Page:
One, the dwellings on the right look like they're made of bark, not fabric. That might qualify them as wigwams, not tipis.
Two, I think we have to be leery of any photographic evidence. By the time photography came around in the late 19th century, tribes had been contaminated by a couple hundred years of European contact.
The best evidence would be drawings, paintings, or reports from an initial-contact situation. Anything after that becomes a record of a culture in transition.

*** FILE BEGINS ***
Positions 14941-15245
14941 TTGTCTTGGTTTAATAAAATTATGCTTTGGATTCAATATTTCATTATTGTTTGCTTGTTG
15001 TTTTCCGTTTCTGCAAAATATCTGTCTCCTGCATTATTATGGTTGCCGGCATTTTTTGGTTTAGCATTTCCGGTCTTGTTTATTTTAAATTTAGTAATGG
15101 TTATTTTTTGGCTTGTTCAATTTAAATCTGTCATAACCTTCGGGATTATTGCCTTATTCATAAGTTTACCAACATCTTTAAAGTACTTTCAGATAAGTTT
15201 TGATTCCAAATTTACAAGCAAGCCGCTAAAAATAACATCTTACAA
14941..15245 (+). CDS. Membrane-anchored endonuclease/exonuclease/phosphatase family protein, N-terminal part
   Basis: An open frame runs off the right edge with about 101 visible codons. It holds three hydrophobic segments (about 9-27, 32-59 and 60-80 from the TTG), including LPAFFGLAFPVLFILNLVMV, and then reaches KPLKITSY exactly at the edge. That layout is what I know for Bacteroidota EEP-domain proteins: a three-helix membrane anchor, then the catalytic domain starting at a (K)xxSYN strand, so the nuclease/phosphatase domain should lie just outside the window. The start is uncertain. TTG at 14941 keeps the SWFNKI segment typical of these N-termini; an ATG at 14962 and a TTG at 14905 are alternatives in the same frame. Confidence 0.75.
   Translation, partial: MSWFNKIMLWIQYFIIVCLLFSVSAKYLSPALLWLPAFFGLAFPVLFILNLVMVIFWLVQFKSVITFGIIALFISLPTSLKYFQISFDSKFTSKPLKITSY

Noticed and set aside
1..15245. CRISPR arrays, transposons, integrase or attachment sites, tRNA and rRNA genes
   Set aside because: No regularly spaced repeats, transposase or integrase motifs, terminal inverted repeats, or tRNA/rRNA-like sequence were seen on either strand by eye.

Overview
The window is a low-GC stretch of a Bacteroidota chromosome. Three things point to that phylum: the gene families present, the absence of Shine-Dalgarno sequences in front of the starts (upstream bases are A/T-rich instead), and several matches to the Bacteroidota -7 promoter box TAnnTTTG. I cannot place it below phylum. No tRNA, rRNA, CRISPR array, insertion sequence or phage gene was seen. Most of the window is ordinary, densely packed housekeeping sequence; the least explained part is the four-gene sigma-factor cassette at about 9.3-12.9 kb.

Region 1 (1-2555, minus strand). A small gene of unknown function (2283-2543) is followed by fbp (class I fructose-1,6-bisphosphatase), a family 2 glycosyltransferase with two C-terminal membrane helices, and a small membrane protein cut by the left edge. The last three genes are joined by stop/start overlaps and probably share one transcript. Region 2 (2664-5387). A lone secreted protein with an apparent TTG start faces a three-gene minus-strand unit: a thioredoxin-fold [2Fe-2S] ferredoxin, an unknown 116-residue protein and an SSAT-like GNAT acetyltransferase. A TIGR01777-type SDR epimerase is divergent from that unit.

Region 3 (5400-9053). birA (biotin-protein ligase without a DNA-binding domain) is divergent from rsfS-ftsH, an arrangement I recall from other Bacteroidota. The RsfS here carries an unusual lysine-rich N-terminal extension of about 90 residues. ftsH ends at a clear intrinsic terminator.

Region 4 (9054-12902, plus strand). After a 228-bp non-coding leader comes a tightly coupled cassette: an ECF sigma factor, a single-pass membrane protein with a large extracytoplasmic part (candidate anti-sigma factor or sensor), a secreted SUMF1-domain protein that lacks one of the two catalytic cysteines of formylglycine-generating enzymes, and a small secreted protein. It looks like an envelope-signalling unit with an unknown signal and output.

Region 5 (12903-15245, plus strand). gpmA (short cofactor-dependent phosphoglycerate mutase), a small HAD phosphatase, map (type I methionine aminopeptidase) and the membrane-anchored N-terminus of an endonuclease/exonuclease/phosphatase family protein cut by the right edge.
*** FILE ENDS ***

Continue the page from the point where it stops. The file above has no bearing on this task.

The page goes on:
Another factor is that this is exactly when the Plains Indians became well-known and popular. A tribe catering to visiting tourists might've adopted tipis to impress them. Or a tribe newly dependent on the government might've received tipis as an agency's idea of "Indian housing."
For some recent stereotypical uses of tipis, see Review of Apache vs. Gladiator, "Tardicaca Indians" in South Park, and Rapacious Cavalrymen in Family Guy.